Jonathan Auxier’s Sophie Quire will make readers feel as though anything is possible and that wonder awaits all of us who are brave enough to turn the page or brave enough to stop, look and listen to the world around us. If wonder and delight aren’t enough to open this book, then do it for “no nonsense” reasons such as teaching students how to incorporate sensory details into their writing. The sensory details Auxier uses to describe the pleasure of handling and opening a book will send students running for the oldest, dustiest, thickest book on the library shelves. So dim the lights, open the cover and join Sophie on her search for The Book of Who, The Book of What, The Book of Where and The Book of When.
Swimming with Sharks
Before heading to the aquarium to wash away the winter blues, be sure to read Heather Lang’s Swimming with Sharks. Not only will kids learn fascinating facts about sharks, they’ll learn that it’s never too early to start pursuing your dreams. Genie Clark was only nine-years-old when she figured out she wanted to swim with sharks, and she never let anything stand in her way, not the fact that she was discriminated against because she was a woman, not the fact that she was discriminated against because of her Japanese heritage, and not the fact that very few people had ever swam with sharks. So don your growth mindset suit and dive into Swimming with Sharks.
Secrets of Selkie Bay
By Shelley Moore Thomas
Lexile level 720
Sometimes the first page of a book is so gorgeous and powerful that it takes your breath away, and that’s exactly what Shelley Moore Thomas’s first page entitled “Numb” does in Secrets of Selkie Bay. Readers who related to Ada’s resilience and perseverance in Kimberly Brubaker Bradley’s The War that Saved My Life will also connect with Moore’s main character, Cordie, who is forced to take care of her two younger sisters when her mother mysteriously disappears one day and depression numbs her father. Miraculously, Cordie feeds her younger sister’s fantasy that their mother is a selkie and manages to hold onto her own hope until a near disaster lifts their father’s depression and he reveals the truth.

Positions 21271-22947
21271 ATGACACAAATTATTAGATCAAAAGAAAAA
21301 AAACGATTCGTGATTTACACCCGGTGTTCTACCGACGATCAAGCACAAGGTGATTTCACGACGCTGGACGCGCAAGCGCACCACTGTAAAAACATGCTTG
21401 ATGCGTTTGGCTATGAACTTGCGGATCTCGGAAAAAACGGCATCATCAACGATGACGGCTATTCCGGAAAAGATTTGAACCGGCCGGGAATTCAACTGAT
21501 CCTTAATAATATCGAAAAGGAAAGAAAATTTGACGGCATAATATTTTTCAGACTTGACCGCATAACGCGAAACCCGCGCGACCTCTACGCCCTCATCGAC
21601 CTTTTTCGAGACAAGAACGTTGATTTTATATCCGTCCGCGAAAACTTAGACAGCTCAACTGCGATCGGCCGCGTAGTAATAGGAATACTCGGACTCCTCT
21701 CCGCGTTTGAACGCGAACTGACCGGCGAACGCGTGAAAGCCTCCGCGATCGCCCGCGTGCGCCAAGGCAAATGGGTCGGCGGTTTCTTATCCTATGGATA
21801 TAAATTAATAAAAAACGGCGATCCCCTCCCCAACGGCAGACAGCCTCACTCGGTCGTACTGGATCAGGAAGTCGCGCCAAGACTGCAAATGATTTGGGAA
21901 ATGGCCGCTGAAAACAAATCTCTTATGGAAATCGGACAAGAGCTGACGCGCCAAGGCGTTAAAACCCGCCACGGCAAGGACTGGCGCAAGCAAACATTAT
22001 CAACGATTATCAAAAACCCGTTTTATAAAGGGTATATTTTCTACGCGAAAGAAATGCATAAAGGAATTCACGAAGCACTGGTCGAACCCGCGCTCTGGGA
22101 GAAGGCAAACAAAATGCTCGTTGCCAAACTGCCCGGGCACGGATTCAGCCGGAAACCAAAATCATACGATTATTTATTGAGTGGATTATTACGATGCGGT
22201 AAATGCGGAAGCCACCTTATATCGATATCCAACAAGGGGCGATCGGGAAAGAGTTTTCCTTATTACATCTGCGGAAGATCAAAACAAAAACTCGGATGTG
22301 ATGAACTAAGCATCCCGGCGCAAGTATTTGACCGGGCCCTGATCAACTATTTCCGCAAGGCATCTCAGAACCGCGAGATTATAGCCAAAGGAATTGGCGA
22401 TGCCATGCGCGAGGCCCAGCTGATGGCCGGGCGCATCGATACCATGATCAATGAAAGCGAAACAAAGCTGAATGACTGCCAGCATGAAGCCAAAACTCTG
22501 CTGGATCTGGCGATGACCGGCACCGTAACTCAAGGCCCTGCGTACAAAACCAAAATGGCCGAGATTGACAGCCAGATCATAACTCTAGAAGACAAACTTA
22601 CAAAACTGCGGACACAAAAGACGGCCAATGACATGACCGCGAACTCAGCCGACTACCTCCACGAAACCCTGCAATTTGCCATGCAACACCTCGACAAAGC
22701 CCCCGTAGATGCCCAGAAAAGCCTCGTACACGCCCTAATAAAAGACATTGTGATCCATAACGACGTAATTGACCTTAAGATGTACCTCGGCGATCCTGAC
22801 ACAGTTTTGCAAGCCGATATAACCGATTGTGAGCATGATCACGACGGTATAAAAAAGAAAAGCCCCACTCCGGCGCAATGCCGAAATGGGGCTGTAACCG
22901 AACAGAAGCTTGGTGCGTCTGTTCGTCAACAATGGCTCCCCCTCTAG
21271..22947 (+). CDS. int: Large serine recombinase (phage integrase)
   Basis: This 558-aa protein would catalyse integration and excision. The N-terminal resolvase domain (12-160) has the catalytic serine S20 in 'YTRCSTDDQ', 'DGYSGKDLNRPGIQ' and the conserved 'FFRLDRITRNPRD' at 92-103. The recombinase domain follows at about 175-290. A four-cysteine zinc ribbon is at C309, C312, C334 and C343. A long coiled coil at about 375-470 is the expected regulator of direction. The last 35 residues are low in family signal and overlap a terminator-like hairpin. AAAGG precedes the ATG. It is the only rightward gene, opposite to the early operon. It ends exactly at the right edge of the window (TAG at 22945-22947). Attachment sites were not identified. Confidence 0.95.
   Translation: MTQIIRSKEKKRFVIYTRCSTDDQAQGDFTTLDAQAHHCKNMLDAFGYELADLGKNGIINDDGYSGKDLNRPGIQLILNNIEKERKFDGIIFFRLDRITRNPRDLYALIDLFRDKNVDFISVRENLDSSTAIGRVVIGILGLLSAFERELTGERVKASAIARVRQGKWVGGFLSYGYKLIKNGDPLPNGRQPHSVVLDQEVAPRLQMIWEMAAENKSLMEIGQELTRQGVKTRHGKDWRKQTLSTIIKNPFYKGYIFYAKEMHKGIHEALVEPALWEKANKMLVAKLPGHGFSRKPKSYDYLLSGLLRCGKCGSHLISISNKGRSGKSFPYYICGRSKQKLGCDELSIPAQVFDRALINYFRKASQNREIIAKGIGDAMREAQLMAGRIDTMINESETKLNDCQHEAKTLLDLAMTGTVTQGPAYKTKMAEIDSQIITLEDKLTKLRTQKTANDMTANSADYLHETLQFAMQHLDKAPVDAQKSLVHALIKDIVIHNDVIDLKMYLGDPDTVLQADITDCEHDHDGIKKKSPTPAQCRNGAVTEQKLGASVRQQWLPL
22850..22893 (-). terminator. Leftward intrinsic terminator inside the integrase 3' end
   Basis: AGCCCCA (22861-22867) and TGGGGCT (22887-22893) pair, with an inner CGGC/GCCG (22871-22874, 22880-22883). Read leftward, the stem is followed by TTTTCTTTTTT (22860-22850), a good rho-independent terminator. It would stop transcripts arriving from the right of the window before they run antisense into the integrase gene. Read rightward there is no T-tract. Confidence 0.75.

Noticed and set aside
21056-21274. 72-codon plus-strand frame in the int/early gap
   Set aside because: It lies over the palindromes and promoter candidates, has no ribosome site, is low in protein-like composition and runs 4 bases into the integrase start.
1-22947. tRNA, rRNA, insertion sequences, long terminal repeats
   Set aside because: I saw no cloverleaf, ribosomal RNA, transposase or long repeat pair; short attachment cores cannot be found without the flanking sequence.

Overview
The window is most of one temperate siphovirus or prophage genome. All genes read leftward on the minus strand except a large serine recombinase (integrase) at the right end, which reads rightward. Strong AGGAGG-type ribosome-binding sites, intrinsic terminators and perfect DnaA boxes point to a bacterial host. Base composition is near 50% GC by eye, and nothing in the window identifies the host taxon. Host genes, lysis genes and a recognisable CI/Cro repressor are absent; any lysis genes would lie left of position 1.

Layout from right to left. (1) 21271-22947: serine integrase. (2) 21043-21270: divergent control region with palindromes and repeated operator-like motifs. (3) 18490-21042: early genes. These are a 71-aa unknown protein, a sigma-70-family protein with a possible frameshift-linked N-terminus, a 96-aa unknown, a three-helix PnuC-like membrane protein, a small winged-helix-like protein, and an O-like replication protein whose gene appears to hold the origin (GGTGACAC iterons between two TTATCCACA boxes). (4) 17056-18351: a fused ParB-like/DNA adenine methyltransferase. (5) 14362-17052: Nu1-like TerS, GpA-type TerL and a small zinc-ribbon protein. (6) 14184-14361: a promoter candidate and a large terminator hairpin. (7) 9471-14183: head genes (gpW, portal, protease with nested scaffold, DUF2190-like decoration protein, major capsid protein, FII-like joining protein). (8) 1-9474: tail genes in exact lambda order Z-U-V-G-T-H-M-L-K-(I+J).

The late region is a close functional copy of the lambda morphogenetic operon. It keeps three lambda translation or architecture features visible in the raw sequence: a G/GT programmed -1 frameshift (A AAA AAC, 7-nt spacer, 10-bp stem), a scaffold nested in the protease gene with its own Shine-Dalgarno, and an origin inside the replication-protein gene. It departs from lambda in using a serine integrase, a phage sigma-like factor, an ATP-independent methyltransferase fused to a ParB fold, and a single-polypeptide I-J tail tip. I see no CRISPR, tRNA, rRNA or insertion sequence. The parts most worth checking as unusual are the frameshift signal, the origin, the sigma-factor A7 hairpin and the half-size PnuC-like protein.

Written by B.B. Mandell
Illustrated by Suzanne Kaufman
Kindergarten teachers looking to ring in the new year with a fresh dinosaur book can grab a copy of Samanthasaurus Rex written by B.B. Mandell and illustrated by Suzanne Kaufman. Not only does this book tout using words over biting and fighting, it features a female animal protagonist which is a rarity in children’s picture books. https://www.washingtonpost.com/posteverything/wp/2016/01/08/why-are-there-so-few-girls-in-childrens-books/?utm_term=.ec1de6cd0915 Kaufman’s colorful, action-packed illustrations create exciting page turns. Oh, and teachers, just in case you need some extra back up to prove that professionals revise check out Kaufman’s detailed post Finding Samanthasaurus Rex at http://suzannekaufman.blogspot.com/2016/05/finding-samanthasaurus-rex-power-of.html
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